On Saturday we went out for what I believe was our first family sail since our week-long bareboat charter in the San Juan Islands back in the beginning of the summer. Though I have been out on the water nearly every Monday night for club racing, this was quite a long spell with no family sailing. Despite how long it had been since we last sailed as a family, and the fact that it would be as part of a regatta event (Leukemia Cup Regatta and Family Fun Sail), our announcement of spending a day on the water met with a less than enthusiastic response from 2/3 of our children… though I think Arthur’s “Yea!!” may have been faked just to get into my good graces, so let’s just say none of them were keen for a full day of sailing. “Awwwww [whined with three syllables], do we have to go?” “I wanna stay hooooome.”
Being the evil parents we are, we ignored their pleas went sailing as planned, though under protest. Unfortunately, the wind forecast was very optimistically calling for 2-3 knots, and that’s about what we got. We motored about half a mile up the river to give ourselves plenty of room to drift once we hoisted the sails. And drift we did, without even a hint of steerage.
After about 20 minutes of baking in the sun, we resigned ourselves to a bit of motor-sailing to get where we needed to be for the Family Fun Sail event, basically about 10 boats, each with a basket of plastic balls color-coded and numbered for their boat. The objective was to exchange a ball with each boat and then turn your collection in at the end of the day for a prize. If you dropped a ball, you had to retrieve it; we dropped two, and without a net, they’re harder to retrieve than you might think, but we managed. All said and done, I was actually relieved to have no wind for this event because it would have been a real challenge to maneuver under sail for all those ball exchanges. And despite the event’s name, I’m pretty sure we were the only family boat with kids; the rest seemed full of adult crew.
The kids were somewhat entertained by the game, but once finished, proper boredom set in. Henry clipped into a jack-line and retired to the foredeck for a nap. Arthur fell asleep while taking a turn at the helm and was promptly relocated to the comfort and shelter of the V-berth, and Hazel flopped around on Candace for a while. We’ve learned this lesson before… drifting around on the river on a warm day with no wind is about as miserable as it gets for us.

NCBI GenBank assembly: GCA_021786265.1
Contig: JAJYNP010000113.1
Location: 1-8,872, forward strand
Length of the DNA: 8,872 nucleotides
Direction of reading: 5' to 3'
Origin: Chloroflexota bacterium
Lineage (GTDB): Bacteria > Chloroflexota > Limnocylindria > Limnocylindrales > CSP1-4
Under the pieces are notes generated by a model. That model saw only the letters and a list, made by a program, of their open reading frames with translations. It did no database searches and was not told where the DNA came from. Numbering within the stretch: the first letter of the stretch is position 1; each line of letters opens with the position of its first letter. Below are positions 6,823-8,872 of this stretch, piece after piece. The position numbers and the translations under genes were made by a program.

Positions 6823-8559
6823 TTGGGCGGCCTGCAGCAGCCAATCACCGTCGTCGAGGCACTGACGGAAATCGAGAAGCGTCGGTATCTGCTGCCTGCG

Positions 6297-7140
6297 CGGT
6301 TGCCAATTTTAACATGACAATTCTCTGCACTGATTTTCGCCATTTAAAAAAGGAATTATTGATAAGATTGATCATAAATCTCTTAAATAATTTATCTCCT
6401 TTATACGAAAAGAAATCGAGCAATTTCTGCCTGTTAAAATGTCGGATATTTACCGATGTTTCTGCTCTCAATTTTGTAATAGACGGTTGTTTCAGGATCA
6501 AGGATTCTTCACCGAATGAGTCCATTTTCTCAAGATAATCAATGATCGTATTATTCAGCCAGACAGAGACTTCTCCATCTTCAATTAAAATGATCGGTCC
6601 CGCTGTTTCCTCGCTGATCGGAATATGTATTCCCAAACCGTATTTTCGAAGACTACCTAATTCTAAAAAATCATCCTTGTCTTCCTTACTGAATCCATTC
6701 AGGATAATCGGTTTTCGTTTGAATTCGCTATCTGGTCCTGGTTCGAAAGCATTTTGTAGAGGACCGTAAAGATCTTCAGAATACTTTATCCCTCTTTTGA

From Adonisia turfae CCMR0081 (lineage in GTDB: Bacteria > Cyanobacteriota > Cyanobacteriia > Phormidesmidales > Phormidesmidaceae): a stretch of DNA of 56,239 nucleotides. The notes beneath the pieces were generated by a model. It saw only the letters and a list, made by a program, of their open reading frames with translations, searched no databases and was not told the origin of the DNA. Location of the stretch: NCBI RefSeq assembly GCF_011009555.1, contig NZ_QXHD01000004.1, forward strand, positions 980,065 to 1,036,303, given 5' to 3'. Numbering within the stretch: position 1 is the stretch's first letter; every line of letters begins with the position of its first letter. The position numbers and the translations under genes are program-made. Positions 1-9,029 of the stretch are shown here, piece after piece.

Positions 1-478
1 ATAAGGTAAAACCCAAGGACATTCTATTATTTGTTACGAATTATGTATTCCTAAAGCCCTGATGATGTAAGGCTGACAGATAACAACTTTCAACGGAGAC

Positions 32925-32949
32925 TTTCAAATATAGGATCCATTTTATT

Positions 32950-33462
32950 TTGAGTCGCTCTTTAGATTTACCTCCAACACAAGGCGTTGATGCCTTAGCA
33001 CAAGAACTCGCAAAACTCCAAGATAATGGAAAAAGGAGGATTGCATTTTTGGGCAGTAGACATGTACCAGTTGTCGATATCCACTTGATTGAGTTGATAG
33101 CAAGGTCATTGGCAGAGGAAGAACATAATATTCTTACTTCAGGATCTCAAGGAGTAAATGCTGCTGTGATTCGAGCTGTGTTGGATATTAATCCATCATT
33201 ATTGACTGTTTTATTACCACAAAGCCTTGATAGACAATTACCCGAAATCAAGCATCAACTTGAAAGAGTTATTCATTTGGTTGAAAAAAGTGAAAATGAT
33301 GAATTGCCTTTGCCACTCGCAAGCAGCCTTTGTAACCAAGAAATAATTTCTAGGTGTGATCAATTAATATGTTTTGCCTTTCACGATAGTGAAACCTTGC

Normally, we would have called it a day, but I wanted to watch some of the regatta which was about to get underway, and as the end of summer was right around the corner, I wasn’t quite ready to abandon what might well be our last family sail of the season. We decided to find a place to drop anchor and watch the regatta for a while. We found a relatively calm and clear patch of water over a sandspit of sorts upriver from Tomahawk Island.
Once anchored, a remarkable thing happened. The kids (Henry and Hazel, at least) began to stir and recognize that while not underway, they had free reign over the boat. What’s more, their parents, no longer occupied with sailing the boat, were able to actually interact with them. Hazel’s favorite discovery was the fact that she could perch herself on top of the mainsail, stacked on the boom, and make a game of trying to stay balanced as we rocked through the wakes of passing boats. Henry, reluctant to abandon his resentment at being forced to be on the boat all day, couldn’t hold out forever and eventually succumbed to the opportunity for a bit of fun and joined us for our boom-riding game. I even convinced them to try a bit of halyard swinging, though we quickly discovered that their shoulder harnesses are not well suited to the task… I agreed to bring a better rig next time.
While I reveled in the kids’ discovery of a boat as a place to have fun, boats in the regatta began to announce over the radio their retirements from the great drift-off. Everyone seemed to be packing it in and we prepared to follow suit, to the kids’ delight. Hey, Rome wasn’t built in a day and I know that one afternoon of moderate fun doesn’t mean that the kids are bought in to the dream. But at the same time, the afternoon also led to the first discussion in which the kids began voicing genuine curiosity as to what it would be like to live aboard a large sailboat, somewhere with warm, clear water, colorful fish, dolphins and sea turtles. That’s a small, but very welcome step, and I’ll take what I can get.